Vic Elford – an extraordinary all-rounder
There are some racing drivers who are fast everywhere. One of the best examples of such all-rounders is Vic Elford. In one year, he won the Monte Carlo Rally as well as the Targa Florio and scored a point at the Monaco Grand Prix.
At Vic Elford’s home in Florida, a poster hangs on the wall in clear view. The distinctive head of the British racer can be seen under the lettering. At the top: ‘Classifica Assoluta’ and at the bottom: ‘1. Elford Maglioli 907’. The Porsche logo appears at the bottom of the poster in all modesty. That is quite extraordinary – the sports car manufacturer from Zuffenhausen normally promotes its victories more aggressively. In this case, though, the driver is very much in the foreground. It is a clear message: The driver won this race, not the racing car. ‘I’m incredibly proud of that,’ says the Brit half a century after his great victory at the Targa Florio in Sicily in 1968.
In this race, which is part of the Manufacturers’ World Championship, Vic Elford lost a rear wheel from his Porsche 907 three times in the first lap, which cost him 18 minutes. He cast aside all thoughts of a victory, but he was determined to record the fastest lap on this difficult 72-kilometre circuit. With three laps to go, Nanni Galli and Ignazio Guinti, driving for Alfa Romeo, had a three-and-a-half-minute advantage over the Porsche 907 with starting number 224. On the last lap, Elford took the lead.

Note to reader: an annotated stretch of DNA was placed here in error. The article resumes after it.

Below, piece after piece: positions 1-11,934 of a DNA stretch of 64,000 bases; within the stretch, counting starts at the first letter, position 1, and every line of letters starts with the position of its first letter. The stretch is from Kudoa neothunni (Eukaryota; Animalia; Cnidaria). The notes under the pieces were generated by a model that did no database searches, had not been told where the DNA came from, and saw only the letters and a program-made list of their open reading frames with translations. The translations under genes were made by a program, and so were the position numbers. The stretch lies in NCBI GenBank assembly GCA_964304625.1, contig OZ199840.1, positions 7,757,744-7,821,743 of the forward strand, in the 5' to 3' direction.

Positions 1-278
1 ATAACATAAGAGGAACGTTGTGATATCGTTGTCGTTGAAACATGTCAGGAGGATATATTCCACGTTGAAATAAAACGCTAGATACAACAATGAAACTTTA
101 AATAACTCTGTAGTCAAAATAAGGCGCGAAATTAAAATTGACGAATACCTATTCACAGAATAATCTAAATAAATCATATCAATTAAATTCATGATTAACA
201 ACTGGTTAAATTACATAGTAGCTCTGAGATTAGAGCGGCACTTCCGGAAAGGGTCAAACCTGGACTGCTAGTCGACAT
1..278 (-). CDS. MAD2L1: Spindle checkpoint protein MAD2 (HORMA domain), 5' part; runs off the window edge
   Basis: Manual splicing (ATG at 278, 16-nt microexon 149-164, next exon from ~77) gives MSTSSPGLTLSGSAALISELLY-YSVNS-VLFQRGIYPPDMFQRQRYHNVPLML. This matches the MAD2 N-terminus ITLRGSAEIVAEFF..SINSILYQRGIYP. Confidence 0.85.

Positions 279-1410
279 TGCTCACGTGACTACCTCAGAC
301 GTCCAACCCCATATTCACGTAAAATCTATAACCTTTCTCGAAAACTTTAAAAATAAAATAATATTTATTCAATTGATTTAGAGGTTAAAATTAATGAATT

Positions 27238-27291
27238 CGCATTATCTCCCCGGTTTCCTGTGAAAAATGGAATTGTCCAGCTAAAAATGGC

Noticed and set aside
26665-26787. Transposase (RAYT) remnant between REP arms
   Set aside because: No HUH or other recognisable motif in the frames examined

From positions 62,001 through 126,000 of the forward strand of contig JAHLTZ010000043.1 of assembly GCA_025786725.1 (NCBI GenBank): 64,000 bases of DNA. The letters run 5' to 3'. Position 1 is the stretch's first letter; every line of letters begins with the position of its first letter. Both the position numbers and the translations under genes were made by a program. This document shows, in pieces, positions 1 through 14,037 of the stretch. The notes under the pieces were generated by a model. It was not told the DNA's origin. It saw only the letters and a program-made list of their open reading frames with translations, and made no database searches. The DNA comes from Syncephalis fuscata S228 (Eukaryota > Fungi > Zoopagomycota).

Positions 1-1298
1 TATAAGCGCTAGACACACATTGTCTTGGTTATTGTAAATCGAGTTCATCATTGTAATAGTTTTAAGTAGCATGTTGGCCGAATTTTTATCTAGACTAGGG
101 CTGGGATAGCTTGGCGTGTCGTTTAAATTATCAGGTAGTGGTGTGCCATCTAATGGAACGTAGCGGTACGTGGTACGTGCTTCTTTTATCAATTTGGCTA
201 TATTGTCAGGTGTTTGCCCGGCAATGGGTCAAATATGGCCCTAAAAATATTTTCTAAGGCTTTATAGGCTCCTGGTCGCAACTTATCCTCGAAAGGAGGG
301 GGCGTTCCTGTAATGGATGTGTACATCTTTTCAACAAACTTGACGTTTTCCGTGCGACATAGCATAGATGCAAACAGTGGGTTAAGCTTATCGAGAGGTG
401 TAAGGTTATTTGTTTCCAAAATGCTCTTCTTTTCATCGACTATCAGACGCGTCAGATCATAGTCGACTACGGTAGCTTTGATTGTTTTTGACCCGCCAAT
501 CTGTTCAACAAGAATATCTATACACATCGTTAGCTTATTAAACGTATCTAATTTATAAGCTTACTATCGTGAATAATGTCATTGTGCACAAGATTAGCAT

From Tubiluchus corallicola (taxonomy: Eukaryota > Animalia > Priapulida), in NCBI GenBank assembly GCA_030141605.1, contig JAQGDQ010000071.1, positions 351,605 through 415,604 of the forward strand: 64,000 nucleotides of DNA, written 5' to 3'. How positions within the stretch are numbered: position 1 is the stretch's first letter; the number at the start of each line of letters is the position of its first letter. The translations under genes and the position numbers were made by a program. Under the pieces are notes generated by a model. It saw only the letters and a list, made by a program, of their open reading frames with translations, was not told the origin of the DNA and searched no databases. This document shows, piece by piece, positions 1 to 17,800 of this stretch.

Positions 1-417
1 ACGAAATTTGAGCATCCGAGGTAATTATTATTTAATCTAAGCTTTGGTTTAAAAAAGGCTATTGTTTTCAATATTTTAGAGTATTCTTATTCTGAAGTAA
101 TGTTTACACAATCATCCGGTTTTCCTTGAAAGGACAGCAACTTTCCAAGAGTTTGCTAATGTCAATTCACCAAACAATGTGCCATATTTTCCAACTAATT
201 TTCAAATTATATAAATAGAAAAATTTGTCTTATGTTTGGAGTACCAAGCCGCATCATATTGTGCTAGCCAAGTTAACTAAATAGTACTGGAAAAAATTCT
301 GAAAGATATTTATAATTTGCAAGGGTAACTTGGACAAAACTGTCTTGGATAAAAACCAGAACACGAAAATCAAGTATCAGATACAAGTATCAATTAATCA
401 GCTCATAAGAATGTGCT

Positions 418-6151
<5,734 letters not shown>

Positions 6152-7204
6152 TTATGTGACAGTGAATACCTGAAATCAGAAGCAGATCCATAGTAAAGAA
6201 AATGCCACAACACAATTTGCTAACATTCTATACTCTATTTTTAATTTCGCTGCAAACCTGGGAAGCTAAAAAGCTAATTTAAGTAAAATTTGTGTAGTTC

1968 was to be Vic Elford’s most impressive year in racing. In January, he won the Rally Monte Carlo in a Porsche 911 S. A few weeks later, at the Formula One Grand Prix in Monaco, he finished sixth with a somewhat inferior Cooper Maserati. Narrow stretches came naturally to him. This was clear at the 1,000-kilometre race at the Nürburgring, which he won with a Porsche 908 in 1968, 1970 and 1971. But even on the high-speed track in Le Mans, Elford only just missed out on victory. In 1971, Vic Elford and Gérard Larrousse led for 21 hours in the Porsche 917 long tail. A defective clutch housing then deprived the pair of their win, which had been so close in sight.
Elford retired from racing in 1973.